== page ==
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Home Law Practices Estate Planning
Estate Planning - Lawyer - San Diego - Irvine
Article Index
Estate Planning
What is estate Planning?
What is involved in estate planning?
Who needs estate planning?
What is included in my estate?
What is a will?
What is a revocable living trust?
What is probate?
To whom should I leave my assets?
Whom Should I name as my executor or trustee?
How should I provide for my minor children?
When does estate planning involve tax planning?
How does the way in which I hold title make a difference?
What are other methods of leaving property?
What if I become unable to care for myself?
Who should help me with my estate planning documents?
Should I beware of someone who is a
What are the costs involved in estate planning?
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What is a revocable living trust?

A revocable living trust is also commonly referred to as a revocable inter vivos trust, a grantor trust or, simply, a living trust. A living trust may be amended or revoked by the person creating it (commonly known as a "trustor," "grantor," or "settlor") at any time during the trustor's lifetime, as long as the trustor is competent.

A trust is a written agreement between the individual creating the trust and the person or institution named to manage the assets held in the trust (the "trustee.") In many cases, it is appropriate for you to be the initial trustee of your living trust, until management assistance is anticipated or required, at which point your trust should designate an individual or bank or trust company to act in your place. The terms of the trust become irrevocable upon the trustor's death. Because the trust contains provisions which provide for the distribution of your assets on and after your death, the trust acts as a substitute for your will, and eliminates the need for the probate of your will with respect to those assets which were held in your living trust at your death.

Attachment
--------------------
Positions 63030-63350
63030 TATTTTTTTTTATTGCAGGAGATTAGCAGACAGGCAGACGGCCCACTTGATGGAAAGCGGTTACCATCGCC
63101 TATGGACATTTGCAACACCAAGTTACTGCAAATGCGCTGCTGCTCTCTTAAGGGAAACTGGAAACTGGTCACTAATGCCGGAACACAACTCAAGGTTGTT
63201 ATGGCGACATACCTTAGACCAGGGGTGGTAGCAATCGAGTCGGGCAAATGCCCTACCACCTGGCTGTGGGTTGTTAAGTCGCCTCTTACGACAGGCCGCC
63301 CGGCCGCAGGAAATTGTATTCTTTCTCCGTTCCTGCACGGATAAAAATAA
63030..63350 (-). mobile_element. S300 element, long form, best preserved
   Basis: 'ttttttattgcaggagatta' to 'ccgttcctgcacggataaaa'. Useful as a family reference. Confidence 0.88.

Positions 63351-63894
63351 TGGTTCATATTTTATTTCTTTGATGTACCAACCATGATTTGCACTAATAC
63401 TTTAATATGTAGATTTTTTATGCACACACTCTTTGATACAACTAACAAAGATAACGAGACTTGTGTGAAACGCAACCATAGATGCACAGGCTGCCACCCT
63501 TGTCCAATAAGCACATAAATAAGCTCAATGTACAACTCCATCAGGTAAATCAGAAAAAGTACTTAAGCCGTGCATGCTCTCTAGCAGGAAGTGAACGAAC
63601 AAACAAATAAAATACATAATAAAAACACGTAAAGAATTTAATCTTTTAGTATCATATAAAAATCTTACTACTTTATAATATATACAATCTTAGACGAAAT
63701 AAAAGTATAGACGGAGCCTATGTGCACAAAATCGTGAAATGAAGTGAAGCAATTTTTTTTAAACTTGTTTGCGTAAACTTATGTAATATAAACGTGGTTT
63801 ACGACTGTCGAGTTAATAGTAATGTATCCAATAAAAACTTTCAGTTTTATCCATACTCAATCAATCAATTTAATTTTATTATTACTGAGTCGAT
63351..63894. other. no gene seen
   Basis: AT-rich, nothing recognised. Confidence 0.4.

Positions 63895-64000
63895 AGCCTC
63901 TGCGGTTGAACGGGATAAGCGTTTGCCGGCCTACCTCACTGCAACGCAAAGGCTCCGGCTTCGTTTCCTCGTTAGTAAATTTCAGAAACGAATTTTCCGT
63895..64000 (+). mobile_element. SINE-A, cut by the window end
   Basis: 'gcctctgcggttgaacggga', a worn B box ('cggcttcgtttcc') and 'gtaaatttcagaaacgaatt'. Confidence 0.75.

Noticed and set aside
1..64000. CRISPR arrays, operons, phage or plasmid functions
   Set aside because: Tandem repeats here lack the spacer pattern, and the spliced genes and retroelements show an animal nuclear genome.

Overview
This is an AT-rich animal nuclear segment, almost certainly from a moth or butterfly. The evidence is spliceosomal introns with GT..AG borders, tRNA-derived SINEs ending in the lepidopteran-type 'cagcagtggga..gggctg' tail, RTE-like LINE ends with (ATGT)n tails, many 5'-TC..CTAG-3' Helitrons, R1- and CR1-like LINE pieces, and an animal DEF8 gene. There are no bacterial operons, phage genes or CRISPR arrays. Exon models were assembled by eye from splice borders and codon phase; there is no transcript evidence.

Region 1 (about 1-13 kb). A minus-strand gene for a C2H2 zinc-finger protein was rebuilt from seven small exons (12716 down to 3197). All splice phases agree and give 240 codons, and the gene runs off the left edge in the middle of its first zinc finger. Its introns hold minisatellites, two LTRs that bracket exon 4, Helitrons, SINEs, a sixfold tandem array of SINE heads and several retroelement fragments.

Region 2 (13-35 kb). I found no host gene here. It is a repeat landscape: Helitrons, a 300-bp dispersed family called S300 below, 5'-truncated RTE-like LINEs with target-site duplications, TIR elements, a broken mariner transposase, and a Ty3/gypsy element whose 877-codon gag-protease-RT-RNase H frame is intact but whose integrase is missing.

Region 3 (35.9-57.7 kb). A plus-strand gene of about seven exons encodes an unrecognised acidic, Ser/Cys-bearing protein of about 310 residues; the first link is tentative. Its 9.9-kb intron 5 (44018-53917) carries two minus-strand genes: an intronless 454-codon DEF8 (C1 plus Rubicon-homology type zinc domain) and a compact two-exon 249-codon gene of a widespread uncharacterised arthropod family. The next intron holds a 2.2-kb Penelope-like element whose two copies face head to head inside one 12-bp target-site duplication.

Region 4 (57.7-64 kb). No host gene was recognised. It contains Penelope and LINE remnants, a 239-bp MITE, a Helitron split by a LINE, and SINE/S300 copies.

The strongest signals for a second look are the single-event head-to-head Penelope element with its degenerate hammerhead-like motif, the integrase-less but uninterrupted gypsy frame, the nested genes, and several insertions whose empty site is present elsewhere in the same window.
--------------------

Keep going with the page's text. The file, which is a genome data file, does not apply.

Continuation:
You should execute a will even if you have a living trust. That will is usually a "pour over" will which provides for the transfer of any assets held in your name at your death to the trustee of your living trust, so that those assets may be distributed in accordance with your wishes as set forth in your living trust.

The State Bar has published a pamphlet entitled "Do I Need a Living Trust?" which provides more detailed information about trusts. You may obtain a free copy of the pamphlet by contacting the State Bar.

You should consult with a qualified estate planning lawyer to assist you in the preparation of a living trust, will and other estate planning documents. Further, inasmuch as living trusts are not automatically subject to probate court jurisdiction, the choice of a trustee to manage and control your property is an extremely important decision.